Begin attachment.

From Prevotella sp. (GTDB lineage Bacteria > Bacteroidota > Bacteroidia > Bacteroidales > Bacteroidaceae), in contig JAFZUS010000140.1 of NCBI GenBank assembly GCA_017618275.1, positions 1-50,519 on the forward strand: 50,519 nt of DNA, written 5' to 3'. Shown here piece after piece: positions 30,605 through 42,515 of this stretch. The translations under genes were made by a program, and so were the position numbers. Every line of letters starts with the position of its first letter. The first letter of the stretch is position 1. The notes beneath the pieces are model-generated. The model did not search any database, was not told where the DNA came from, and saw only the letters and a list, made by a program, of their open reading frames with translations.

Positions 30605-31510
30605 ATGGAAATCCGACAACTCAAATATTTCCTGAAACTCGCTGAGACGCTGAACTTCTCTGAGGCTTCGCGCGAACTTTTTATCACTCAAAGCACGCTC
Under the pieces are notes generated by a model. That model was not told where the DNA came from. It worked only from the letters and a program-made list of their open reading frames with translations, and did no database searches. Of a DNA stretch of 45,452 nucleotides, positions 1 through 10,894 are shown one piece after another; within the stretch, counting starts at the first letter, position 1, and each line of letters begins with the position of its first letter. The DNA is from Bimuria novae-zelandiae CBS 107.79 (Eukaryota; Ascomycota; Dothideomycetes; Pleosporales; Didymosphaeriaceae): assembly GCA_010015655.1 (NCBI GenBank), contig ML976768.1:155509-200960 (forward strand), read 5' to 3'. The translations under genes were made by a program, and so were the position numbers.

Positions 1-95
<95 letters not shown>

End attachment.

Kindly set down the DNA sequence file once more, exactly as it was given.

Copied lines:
From Prevotella sp. (GTDB lineage Bacteria > Bacteroidota > Bacteroidia > Bacteroidales > Bacteroidaceae), in contig JAFZUS010000140.1 of NCBI GenBank assembly GCA_017618275.1, positions 1-50,519 on the forward strand: 50,519 nt of DNA, written 5' to 3'. Shown here piece after piece: positions 30,605 through 42,515 of this stretch. The translations under genes were made by a program, and so were the position numbers. Every line of letters starts with the position of its first letter. The first letter of the stretch is position 1. The notes beneath the pieces are model-generated. The model did not search any database, was not told where the DNA came from, and saw only the letters and a list, made by a program, of their open reading frames with translations.

Positions 30605-31510
30605 ATGGAAATCCGACAACTCAAATATTTCCTGAAACTCGCTGAGACGCTGAACTTCTCTGAGGCTTCGCGCGAACTTTTTATCACTCAAAGCACGCTC
Under the pieces are notes generated by a model. That model was not told where the DNA came from. It worked only from the letters and a program-made list of their open reading frames with translations, and did no database searches. Of a DNA stretch of 45,452 nucleotides, positions 1 through 10,894 are shown one piece after another; within the stretch, counting starts at the first letter, position 1, and each line of letters begins with the position of its first letter. The DNA is from Bimuria novae-zelandiae CBS 107.79 (Eukaryota; Ascomycota; Dothideomycetes; Pleosporales; Didymosphaeriaceae): assembly GCA_010015655.1 (NCBI GenBank), contig ML976768.1:155509-200960 (forward strand), read 5' to 3'. The translations under genes were made by a program, and so were the position numbers.

Positions 1-95
<95 letters not shown>